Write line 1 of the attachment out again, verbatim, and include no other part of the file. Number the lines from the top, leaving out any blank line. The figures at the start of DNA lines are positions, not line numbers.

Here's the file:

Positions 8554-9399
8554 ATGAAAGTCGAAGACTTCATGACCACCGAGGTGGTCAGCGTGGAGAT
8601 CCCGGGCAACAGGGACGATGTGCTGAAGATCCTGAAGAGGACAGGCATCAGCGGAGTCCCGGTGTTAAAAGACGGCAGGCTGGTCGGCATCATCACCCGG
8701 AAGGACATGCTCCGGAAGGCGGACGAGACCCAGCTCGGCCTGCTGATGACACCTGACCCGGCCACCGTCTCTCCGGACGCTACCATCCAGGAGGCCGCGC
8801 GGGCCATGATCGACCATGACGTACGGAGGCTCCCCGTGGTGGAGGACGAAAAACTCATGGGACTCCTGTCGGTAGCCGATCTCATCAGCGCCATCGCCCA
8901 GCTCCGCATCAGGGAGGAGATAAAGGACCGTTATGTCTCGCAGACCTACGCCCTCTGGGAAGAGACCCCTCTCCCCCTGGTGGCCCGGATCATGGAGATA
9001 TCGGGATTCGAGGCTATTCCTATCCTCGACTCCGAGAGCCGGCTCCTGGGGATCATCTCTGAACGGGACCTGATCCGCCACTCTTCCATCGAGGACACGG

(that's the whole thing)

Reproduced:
Positions 8554-9399